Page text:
When I was only knee-high to a goat, my grandfather took me for long rides each evening at dusk. He loaded me into in his Chevy just as the deer began to venture from the woods into the orchards for dinner. He loved to watch them, excitedly calling, “Look there! One, two, three…”
I loved those outings through the farmland, especially as mist settled into the lowlands between the hills, shrouding the fields in mystery. But as he counted deer, I hunted for something else entirely. Bee hives. With my window rolled down, I would climb halfway out, balancing on my belly and inhaling the aroma of fresh-cut hay and warm manure, intently searching for hives as the countryside slid by.
Although I didn’t know it at the time, the objects of my fascination were Langstroths. Every last one of them. They stood at cockeyed angles, tilting one way and another, coated with heavy layers of lead paint that flaked off in chalky curls. Every farm had a few, usually perched on the edge of a field, curiously white through the descending mist. Although some were tall and others short, all bee hives had the same basic shape.
The Test of Time
The Reverend Lorenzo Lorraine Langstroth registered the patent for his hive in October 1852. By his own admission, Langstroth borrowed freely from the work of his predecessors, including François Huber’s leaf hive. Although disagreement continues about who first defined bee space and who first cottoned onto moveable-frame hives, the fact remains that Langstroth incorporated these concepts into a hive design that was affordable, easy to use, and highly customizable.
Few inventions have stood the test of time as well as the Langstroth hive, and today—166 years later—variations of it are still used around the globe. In North America, it continues to be the hive of choice for large commercial operations and beginners alike.
Variations on a Theme
Langstroth’s vision of modular boxes containing moveable frames that honored bee space on all sides allowed beekeepers to inspect, harvest, and split colonies without destroying the bees or their living quarters. Although we may not realize it, many other modern hive designs—including the National, Warré, and Flow—are simply variations on the Langstroth.
The National, primarily used in the UK, has smaller boxes that are square, along with many minor tweaks. The Warré hive is sometimes called a vertical top-bar hive, but the idea of modular boxes that sit one atop another and respect bee space, comes straight from the Langstroth playbook. And the Flow Hive is a contemporary Langstroth hive topped with a self-extracting honey super.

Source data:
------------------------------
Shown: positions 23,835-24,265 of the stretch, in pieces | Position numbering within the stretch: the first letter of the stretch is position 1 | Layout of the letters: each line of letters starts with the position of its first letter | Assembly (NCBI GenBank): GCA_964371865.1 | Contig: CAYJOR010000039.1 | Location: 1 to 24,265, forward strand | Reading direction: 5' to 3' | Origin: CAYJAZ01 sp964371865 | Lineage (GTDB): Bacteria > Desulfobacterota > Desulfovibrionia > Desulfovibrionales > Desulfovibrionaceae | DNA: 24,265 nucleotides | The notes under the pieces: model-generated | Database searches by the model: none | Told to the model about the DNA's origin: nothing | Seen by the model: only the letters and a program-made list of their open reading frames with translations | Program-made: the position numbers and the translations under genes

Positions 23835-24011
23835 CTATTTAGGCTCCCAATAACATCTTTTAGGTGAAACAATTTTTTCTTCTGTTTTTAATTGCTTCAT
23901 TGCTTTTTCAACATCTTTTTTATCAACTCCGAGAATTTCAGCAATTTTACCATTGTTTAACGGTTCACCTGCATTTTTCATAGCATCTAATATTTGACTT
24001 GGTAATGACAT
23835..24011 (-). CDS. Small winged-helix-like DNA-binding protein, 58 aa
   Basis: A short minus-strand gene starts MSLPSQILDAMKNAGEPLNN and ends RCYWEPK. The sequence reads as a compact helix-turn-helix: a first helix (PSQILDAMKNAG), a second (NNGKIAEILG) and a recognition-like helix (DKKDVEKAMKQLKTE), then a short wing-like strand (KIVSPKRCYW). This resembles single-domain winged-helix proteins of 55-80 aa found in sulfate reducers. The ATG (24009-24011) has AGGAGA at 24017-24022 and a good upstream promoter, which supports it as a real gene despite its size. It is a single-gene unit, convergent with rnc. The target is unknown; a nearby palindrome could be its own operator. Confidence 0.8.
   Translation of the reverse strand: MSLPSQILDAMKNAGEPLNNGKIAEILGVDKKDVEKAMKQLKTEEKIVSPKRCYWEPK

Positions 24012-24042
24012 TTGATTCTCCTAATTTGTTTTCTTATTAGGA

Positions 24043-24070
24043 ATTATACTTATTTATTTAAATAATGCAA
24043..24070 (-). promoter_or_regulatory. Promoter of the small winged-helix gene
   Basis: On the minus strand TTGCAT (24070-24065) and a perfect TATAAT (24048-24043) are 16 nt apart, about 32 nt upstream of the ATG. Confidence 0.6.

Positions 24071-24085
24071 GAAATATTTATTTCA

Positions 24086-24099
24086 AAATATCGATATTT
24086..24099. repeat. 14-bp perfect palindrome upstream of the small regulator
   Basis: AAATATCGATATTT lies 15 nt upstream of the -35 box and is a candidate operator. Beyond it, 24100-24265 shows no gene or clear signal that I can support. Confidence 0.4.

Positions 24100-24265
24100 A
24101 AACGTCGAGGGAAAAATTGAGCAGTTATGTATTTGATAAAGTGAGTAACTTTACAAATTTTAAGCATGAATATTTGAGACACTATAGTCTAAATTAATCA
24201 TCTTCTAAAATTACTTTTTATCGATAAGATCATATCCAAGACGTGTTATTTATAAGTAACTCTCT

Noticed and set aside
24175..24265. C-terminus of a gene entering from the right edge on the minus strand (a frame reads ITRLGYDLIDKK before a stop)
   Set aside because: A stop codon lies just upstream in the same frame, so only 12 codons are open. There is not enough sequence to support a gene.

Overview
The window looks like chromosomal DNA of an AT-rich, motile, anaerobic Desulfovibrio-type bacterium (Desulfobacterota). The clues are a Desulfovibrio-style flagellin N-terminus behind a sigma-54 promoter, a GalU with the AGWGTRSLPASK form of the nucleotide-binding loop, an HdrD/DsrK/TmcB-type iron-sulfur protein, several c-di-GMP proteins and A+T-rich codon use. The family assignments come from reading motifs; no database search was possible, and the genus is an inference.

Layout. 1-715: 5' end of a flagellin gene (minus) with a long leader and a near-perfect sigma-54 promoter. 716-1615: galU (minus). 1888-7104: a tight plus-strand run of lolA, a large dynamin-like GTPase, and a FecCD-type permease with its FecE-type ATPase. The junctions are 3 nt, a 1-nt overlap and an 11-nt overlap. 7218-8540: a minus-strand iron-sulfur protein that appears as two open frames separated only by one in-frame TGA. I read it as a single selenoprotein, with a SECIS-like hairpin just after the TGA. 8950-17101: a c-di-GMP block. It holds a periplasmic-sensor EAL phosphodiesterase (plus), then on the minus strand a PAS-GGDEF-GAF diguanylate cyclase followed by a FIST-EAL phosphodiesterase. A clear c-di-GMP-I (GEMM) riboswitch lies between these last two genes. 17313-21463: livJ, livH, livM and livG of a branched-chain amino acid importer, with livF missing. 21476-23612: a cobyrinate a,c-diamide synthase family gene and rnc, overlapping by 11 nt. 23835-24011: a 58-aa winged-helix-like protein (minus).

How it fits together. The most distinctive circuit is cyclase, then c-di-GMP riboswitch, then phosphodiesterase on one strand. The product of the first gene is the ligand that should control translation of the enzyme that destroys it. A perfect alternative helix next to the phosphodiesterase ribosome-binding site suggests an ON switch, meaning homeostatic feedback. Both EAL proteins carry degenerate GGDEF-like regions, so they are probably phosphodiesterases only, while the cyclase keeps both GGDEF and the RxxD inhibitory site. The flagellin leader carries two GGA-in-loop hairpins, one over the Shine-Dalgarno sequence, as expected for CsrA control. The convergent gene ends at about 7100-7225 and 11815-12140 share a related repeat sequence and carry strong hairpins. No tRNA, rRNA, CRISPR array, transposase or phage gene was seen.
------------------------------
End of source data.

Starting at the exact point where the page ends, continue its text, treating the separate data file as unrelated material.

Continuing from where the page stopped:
The Beginning of an Industry
Just as the invention of the semiconductor precipitated a flood of innovation, so did the introduction of the Langstroth hive. Once the value of the hive became apparent, it was followed by the radial extractor, the queen excluder, and the hand-held smoker—all of which are still used today. Other related inventions included self-spacing frames, the foundation press, and the screened bottom board for controlling wax moth infestations. The synergistic development of tools to be used with the Langstroth cemented its place in beekeeping history. No other hive design offered anything close for practicality and ease of use. In fact, it is the Langstroth hive that led to the development of large-scale commercial beekeeping.
For the migratory beekeeper, Langstroth hives are perfect. They are stackable, palletable, and can be moved with a forklift. They can be transferred to any location and retrieved when the job is done. In addition, boxes can be exchanged between hives and frames between boxes. Like Gutenberg’s moveable-type printing press, the Langstroth hive allows endless combinations. There is no limit to the number of changes and tweaks that a beekeeper can make.
My Adventures with a Top-Bar Hive
My admiration for the Langstroth hive increased after managing a top-bar hive. My experience with a top-bar hive began ten years ago with a prototype design that we were planning to use at a state prison. I wanted to practice with it before ….